The Psychiatrist Can See Your Child Now, Virtually

teletherapy 362With a growing shortage of mental-health professionals for children and adolescents, more health-care providers are turning to technology.

With a rising number of teens and adolescents suffering from depression and anxiety, and too few professionals to help, remote video consults are helping pediatricians fill the gap in some communities. In recent years, more health providers have been turning to telemedicine for adult mental-health services, offering remote, real-time video and audio appointments with a psychiatrist or counselor for patients who don’t have easy access to care. School systems, universities and health-care providers are now testing out such programs for children and teens.

Some studies show that so-called telepsychiatry is as effective as care delivered in person—and may even be superior to in-person sessions for children with such issues as attention-deficit hyperactivity disorder. Parents, teens and family practitioners report high satisfaction with remote consults and appreciate their convenience and privacy. Remote psychotherapy, behavioral training and prescription-drug therapy can be offered through doctors’ offices, schools, correctional facilities and homes.

When Sarah Ford, 14 years old, was struggling with depression, hallucinations and suicidal thoughts last spring, her pediatrician in Springfield, Mo., was able to call in help from afar. Through a live videoconference link with Mercy Virtual, a telemedicine center three hours away, a child-psychiatry expert evaluated Sarah, prescribed a medication and set follow-up appointments.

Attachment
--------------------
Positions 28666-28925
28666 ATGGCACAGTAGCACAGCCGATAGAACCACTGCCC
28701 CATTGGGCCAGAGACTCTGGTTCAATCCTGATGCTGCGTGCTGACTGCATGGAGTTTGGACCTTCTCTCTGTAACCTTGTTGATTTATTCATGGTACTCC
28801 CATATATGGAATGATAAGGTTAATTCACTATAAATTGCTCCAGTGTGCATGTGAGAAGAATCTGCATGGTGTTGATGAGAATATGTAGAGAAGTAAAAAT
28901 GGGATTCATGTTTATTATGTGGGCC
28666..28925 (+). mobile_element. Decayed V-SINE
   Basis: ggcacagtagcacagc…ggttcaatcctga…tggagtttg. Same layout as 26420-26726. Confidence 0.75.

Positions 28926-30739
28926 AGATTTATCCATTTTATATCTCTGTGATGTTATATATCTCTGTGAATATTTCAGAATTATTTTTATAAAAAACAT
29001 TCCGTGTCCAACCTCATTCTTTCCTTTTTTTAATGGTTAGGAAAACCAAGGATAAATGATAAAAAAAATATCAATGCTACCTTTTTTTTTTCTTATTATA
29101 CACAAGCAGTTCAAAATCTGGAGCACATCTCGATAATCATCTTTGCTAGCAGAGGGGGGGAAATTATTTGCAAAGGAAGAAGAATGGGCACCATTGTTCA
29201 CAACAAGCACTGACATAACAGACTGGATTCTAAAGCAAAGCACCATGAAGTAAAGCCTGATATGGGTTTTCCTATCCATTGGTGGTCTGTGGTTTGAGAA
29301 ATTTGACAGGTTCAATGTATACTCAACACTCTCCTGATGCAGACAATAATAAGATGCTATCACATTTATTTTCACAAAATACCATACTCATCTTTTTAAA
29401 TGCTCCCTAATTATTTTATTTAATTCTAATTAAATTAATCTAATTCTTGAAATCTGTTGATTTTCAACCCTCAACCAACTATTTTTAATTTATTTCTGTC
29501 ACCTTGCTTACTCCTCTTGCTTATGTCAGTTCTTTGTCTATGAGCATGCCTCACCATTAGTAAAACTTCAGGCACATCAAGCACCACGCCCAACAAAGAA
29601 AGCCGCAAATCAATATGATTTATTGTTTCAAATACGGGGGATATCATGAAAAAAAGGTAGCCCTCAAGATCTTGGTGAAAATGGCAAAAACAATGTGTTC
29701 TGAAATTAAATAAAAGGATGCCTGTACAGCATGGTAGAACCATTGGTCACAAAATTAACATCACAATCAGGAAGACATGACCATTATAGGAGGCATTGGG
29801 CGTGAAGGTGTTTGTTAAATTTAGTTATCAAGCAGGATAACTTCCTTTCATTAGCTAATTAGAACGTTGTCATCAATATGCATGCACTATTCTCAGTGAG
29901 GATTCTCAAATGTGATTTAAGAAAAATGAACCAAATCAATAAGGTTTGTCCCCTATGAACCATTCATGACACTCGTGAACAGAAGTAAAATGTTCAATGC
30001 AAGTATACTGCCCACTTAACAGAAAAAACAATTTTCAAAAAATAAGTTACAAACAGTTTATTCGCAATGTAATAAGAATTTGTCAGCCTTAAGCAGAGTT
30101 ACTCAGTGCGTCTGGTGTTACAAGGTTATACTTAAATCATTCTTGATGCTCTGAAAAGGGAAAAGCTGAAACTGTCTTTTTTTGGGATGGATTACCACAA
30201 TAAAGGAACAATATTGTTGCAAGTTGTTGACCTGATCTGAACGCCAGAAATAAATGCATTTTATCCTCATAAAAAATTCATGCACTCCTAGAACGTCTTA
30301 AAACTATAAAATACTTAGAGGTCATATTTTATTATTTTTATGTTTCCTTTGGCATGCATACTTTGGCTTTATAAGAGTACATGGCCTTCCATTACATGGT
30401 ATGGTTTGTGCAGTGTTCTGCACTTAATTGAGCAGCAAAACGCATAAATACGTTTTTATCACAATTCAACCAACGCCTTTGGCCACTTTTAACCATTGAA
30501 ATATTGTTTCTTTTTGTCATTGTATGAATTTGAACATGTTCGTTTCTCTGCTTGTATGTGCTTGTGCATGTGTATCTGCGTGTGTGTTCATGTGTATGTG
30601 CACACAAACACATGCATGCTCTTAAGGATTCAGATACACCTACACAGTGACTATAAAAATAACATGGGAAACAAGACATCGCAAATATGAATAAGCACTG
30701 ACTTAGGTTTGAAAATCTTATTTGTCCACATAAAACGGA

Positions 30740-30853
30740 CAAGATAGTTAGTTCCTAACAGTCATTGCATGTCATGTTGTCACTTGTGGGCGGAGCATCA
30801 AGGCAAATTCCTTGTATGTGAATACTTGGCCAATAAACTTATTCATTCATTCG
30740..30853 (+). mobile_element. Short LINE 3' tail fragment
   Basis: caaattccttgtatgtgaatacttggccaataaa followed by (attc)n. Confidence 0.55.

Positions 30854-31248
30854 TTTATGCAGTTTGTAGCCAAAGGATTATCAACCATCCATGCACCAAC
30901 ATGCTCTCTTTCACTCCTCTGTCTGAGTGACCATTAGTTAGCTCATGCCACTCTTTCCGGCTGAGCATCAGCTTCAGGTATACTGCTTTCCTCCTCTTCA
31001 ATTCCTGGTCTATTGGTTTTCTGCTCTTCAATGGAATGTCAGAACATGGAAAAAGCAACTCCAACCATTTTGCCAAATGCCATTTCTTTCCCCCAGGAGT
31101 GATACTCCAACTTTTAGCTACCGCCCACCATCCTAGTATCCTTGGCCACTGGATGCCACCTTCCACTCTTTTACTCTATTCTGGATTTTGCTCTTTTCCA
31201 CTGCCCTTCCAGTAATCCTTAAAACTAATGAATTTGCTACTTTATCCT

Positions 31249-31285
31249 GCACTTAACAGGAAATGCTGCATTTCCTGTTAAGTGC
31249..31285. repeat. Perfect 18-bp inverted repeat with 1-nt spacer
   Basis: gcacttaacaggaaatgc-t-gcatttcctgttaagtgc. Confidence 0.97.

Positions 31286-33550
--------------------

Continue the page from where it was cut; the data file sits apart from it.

“Telemedicine is great at bridging distances, but it doesn’t make up for the shortage of child psychiatrists,”  says Kyle John, a Mercy pediatric psychiatrist who leads and helped create the virtual program at Mercy known as vMentalWellness Kids. By working in a collaborative model with pediatricians who know their patients best, “We can say ‘you do the groundwork, we will review everything and help you when you get stuck.’”

State laws regulating the delivery of medical care via videoconferencing vary widely. Insurance coverage for so-called telepsychiatry also varies by state and by payer, and private insurers don’t always reimburse telepsychiatry on a par with in-person care.

“Telepsychiatry is an amazing tool for treating a child at the right time, in the right manner, right where they are,” says Ujjwal Ramtekkar, a child and adolescent psychiatrist at Nationwide Children’s Hospital in Columbus, Ohio. Pediatricians may get relatively little training in mental health, Dr. Ramtekkar says, and virtual programs allow them to collaborate closely with child psychiatrists.

In more complicated or emergency situations, the pediatrician can ask an expert to see the patient immediately using a secure video connection. For patients who require longer-term counseling, Mercy also helps families find behavioral therapists as close as possible to their homes, and partners with school therapy programs.

Excerpted from “The Psychiatrist Can See Your Child Now, Virtually” in The Wall Street Journal online.

Source: The Wall Street Journal | The Psychiatrist Can See Your Child Now, Virtually, | Copyright ©2019 Dow Jones & Company, Inc.

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